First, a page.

Learning from Grenfell Tower

John Hill
5. July 2017
Photo: Natalie Oxford/Wikimedia Commons

How can architects, professional organizations, and government bodies deter a repeat of last month’s disaster in London's North Kensington area?

First, the 14 June 2017 Grenfell Tower fire was a tragic loss of at least 80 lives, residents from some of the 24-story tower’s 129 apartments. Second, the fire was an avoidable tragedy; although started by a faulty refrigerator, the fire’s rapid spread has been attributed in great part to the building’s recently renovated exterior cladding. Third, and of interest here, the incident is one to be learned from so a similar loss of life at the hands of unsafe cladding – or improper installation or whatever turns out to be the main factor following a public inquiry – does not happen again.

The fire’s rapid spread was attributed almost immediately to the building’s façade, with day-of reports singling out two aspects of the building’s retrofitted insulated aluminum-polyethylene rainscreen system: the choice of combustible Reynobond PE panels over the more fire-resistant Reynobond FR panels; and the fire barrier at about floor level which, if installed properly, would have stopped (at least temporarily) any flames rising through the air gap between the aluminum cladding and the insulation. These reports led English authorities to test claddings on other towers. A BBC report, now two weeks old, indicates that cladding panels from 120 high-rise buildings failed fire tests. Other reports indicate that as many as 600 high-rise apartment buildings in the UK could have a similar cladding.
 
What architects and their clients can learn from the fire isn't solely focused on the cladding, as evidenced by the Royal Institute of British Architects’ 22 June “statement on design for fire safety.” RIBA recommends, among other things, that architects learn the details of relevant codes for fire safety while also pushing for the installation of sprinklers in similar buildings. It calls for a public inquiry (just as the Prime Minister did), a process that their member architects could assist with. Furthermore, RIBA used the statement to reiterate arguments it has been making over the years, such as including a single point of responsibility (the architect) from project conception to completion; this would counter the current situation, where specifications (of fire-retardant cladding, for example) and other areas are transferred from the architect to the contractor and their subs during the building process.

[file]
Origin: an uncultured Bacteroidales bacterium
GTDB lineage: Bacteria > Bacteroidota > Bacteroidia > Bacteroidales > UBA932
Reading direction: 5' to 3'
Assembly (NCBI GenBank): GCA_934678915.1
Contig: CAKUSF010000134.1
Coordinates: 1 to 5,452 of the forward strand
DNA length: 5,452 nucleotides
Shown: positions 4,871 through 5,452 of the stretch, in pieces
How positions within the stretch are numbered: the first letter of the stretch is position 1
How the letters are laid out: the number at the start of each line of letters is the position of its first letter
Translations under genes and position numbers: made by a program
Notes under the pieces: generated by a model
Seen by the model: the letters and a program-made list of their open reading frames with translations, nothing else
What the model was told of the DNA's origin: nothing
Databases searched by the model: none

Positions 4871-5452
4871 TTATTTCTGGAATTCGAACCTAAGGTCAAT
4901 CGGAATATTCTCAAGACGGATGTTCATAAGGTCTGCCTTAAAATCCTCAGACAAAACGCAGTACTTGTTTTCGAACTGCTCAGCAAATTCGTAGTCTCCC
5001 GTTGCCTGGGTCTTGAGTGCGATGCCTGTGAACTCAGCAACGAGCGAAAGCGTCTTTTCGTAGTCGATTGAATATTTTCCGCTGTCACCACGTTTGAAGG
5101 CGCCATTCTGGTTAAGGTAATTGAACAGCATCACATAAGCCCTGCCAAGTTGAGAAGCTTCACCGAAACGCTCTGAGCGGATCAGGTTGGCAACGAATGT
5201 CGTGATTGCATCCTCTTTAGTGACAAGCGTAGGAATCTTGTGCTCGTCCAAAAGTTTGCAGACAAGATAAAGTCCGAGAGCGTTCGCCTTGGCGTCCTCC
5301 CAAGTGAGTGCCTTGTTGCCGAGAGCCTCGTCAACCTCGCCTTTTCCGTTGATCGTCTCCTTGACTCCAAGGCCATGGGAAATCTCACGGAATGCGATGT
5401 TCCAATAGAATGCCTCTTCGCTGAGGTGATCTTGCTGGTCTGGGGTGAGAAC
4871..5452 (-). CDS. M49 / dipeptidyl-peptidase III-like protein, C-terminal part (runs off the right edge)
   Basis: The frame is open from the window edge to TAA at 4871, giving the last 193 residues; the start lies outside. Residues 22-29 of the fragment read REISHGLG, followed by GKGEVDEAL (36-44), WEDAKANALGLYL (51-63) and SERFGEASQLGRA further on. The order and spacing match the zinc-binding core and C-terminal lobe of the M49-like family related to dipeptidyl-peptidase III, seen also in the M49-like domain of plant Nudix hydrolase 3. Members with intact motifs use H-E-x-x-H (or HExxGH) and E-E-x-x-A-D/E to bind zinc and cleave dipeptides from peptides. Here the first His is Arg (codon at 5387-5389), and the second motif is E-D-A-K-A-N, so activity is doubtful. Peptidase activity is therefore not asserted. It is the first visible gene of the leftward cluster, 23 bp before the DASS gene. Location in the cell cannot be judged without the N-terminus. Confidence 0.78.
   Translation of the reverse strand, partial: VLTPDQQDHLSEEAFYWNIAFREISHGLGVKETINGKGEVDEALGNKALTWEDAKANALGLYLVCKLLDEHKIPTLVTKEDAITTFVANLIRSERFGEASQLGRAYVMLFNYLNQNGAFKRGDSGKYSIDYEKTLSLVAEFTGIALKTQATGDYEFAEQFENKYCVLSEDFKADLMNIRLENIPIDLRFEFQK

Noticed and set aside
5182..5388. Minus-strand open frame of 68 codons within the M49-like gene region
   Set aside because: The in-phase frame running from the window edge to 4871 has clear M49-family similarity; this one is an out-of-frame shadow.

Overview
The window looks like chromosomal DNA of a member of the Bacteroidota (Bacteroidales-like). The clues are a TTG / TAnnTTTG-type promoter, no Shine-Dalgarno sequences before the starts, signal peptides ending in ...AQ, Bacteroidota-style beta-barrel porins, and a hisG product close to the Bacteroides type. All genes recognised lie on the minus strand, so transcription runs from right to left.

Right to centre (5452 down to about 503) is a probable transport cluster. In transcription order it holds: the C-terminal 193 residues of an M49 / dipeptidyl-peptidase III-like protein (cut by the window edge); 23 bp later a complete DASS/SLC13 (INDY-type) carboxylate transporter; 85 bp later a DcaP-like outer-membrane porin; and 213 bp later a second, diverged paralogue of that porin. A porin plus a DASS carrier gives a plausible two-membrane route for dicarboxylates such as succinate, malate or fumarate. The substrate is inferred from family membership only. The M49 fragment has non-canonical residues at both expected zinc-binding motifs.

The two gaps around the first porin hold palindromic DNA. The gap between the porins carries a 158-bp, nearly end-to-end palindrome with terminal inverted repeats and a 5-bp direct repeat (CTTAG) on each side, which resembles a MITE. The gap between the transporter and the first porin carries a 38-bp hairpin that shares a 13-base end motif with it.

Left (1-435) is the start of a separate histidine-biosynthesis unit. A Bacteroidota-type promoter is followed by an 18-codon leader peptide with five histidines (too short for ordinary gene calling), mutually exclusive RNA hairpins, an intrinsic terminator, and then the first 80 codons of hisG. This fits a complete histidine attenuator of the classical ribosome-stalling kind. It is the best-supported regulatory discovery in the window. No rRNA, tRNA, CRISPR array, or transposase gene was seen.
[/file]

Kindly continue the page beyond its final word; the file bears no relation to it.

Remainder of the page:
Although such countries as the United States and Germany are less concerned about the impact of the Grenfell Tower fire on current practicies (the cladding is not allowed on high-rises in most US states, and in Germany it is limited to a height of 22 meters), some countries are taking note. In Australia, for instance, a taskforce has just been launched to address non-compliant cladding in Victoria, where, in 2014, a discarded cigarette on a balcony of LaCrosse building started a fire that spread up the building's combustible facade. Nobody was killed in that incident, but the parallels with the Grenfell Tower fire are obvious.

So lessons about the cladding used on Grenfell Tower (replacing it where it's been installed on high-rises, restricting its future use, not taking shortcuts on social housing projects, etc.) are pretty clear, but the fire could also be used as an argument for the preference of low-rise dwellings over towers. Here things get a bit murkier, especially in London where building tall is sometimes necessary, both for market-rate and social housing; and when voices like Paul Joseph Watson regurgitate old arguments that traditional architecture is ideal and modern architecture is totalitarian rubbish.

From all the reports swirling around the Grenfell Tower fire, most valuable might be listening to the residents, who voiced their concerns about risks of fire in the tower but were ignored by the tenant association. These issues included insufficient egress, the absence of a sprinkler system, and the placement of gas pipes, among other things. Neither the residents nor the tenant association were apparently aware of the cladding issue, meaning the fire is much more complex than this single issue. All architects know architecture is more than just a facade; in this case it's a whole bevy of considerations that the public inquiry should make clear once it's complete.

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